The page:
b) Deliberately choose the best centre available. The position has been an Achilles heel for so many years, it's got to be a priority in a rebuild.
c) Pick Minnesota's Mr. Hockey. Just because it's been a while.
d) Give it back. This team no longer deserves to spoil good young players.

6. The team is having such trouble scoring because of:
a) The system. Claude Julien's defence-first system is too similar to his predecessor's, and built for a stronger, more mobile group.
b) The lack of talent. Nobody in the forward positions is capable of hitting the water from a boat in a good year. Don't even ask about the D.
c) NHL regulations. Carey Price is not allowed to skate past the red line.
d) Fidelity. Scoring outside the home would make them unfaithful.

7. The song that most makes you think of the Habs this year is:
a) Kelly Clarkson's "Beautiful Disaster."
b) Def Leppard's "Armageddon It."
c) The Who's "So Sad About Us."
d) Twisted Sister's "We're Not Gonna Take It."

8. If Geoff Molson decides to part ways with Marc Bergevin, the Habs should:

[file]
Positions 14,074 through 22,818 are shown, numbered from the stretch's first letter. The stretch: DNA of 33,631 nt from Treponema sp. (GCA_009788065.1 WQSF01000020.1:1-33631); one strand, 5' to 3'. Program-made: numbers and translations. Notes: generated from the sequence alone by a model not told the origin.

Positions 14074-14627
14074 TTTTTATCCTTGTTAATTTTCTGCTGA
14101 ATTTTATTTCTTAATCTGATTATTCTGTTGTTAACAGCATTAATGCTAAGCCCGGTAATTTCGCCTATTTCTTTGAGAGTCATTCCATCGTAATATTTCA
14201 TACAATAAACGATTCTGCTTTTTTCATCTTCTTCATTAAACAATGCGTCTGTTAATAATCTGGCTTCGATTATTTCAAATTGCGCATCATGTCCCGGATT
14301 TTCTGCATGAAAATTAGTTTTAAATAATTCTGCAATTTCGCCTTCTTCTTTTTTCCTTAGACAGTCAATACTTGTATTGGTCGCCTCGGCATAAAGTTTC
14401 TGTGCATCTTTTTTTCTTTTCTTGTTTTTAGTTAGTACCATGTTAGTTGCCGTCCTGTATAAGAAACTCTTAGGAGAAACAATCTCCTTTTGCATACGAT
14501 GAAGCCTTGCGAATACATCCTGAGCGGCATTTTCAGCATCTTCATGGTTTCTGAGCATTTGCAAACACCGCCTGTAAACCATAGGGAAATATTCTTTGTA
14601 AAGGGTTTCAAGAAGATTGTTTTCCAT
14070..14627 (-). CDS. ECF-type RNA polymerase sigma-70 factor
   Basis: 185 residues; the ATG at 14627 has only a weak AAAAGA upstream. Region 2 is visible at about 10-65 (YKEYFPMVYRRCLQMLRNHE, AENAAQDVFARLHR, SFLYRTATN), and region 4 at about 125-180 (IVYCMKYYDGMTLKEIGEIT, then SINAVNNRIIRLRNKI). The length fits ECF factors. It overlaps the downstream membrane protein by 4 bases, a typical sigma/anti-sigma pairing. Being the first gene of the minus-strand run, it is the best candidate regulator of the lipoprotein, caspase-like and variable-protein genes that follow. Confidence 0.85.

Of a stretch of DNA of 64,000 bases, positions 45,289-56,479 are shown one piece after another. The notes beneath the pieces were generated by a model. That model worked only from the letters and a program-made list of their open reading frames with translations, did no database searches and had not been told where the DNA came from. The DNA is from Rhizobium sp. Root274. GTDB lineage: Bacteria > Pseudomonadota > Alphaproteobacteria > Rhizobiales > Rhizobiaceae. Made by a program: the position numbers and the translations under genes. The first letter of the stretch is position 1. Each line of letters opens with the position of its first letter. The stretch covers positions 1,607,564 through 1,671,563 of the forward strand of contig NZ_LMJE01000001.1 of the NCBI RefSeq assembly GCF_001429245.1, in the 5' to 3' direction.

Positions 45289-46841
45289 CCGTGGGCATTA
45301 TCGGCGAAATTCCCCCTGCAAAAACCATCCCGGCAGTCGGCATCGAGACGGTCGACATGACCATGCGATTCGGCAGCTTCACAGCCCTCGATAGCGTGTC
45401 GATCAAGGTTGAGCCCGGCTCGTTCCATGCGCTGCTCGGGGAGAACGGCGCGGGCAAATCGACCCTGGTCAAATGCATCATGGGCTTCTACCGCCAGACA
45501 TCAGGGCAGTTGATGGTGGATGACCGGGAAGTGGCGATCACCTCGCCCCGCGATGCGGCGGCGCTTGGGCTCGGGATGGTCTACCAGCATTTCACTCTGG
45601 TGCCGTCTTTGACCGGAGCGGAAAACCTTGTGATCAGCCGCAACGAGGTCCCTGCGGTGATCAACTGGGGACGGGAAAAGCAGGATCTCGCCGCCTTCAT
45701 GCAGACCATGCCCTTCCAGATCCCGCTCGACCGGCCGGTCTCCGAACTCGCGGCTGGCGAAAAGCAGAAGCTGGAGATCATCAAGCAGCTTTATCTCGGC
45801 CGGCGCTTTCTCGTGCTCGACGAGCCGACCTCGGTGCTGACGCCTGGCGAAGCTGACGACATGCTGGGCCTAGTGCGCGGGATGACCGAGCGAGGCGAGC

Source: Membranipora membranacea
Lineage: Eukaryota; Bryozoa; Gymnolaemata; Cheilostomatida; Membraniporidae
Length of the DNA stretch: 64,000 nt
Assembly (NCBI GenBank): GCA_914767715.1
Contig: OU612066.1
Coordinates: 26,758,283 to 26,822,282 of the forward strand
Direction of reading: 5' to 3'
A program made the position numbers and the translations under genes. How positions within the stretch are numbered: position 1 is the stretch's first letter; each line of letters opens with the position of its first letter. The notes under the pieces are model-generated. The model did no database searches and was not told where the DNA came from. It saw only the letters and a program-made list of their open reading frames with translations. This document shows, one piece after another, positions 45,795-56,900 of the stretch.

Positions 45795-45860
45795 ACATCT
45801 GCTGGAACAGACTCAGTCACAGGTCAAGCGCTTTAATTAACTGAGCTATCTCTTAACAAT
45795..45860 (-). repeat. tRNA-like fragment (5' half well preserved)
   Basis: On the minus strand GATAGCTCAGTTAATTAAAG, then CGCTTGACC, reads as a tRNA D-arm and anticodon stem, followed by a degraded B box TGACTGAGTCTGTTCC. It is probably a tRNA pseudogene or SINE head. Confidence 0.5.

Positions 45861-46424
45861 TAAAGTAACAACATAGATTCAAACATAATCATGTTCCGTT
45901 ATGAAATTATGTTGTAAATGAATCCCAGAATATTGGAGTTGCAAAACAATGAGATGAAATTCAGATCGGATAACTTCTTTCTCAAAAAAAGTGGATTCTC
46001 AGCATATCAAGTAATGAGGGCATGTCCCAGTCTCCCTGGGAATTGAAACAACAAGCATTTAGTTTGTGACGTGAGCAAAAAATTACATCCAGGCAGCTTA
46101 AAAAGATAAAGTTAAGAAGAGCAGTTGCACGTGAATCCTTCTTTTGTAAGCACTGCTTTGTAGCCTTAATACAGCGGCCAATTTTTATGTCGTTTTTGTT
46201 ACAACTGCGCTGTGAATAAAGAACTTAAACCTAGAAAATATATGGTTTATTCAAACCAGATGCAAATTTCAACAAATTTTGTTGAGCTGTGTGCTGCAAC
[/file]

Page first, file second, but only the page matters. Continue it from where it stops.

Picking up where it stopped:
a) Hire Patrick Roy. At least the press conferences would be interesting.
b) Hire the fans. A reality show-like contest to choose a management committee could be a source of untapped revenue.
c) Bring back Serge Savard. Maybe there's a little savvy left in the last GM to bring a Cup to Montreal. Plus, he'd be available for ceremonies dwelling on the team's past.
d) Hire the best possible candidate. The team can't afford the niceties of choosing a language preference for this position.

9. If you were offered seats in the red for fifty bucks, you would:
a) Go. What the hell; you've followed the team for this long.
b) Go and boo. Fifty bucks is cheap for a chance to let this team know how it's made you feel.
c) Pass. You'd rather use the money for underpants and deodorant.
d) Laugh uproariously. For $22, you can see the Lightning play real hockey. In Florida.

10. At this point, your feelings about being a Habs fan are best described as:
a) Defiant. No matter how bad they are, you will watch because they're your team.
b) Bitter. They had good players over the years, but management has failed them.
c) Sad. You're glad Jean Beliveau can't see this.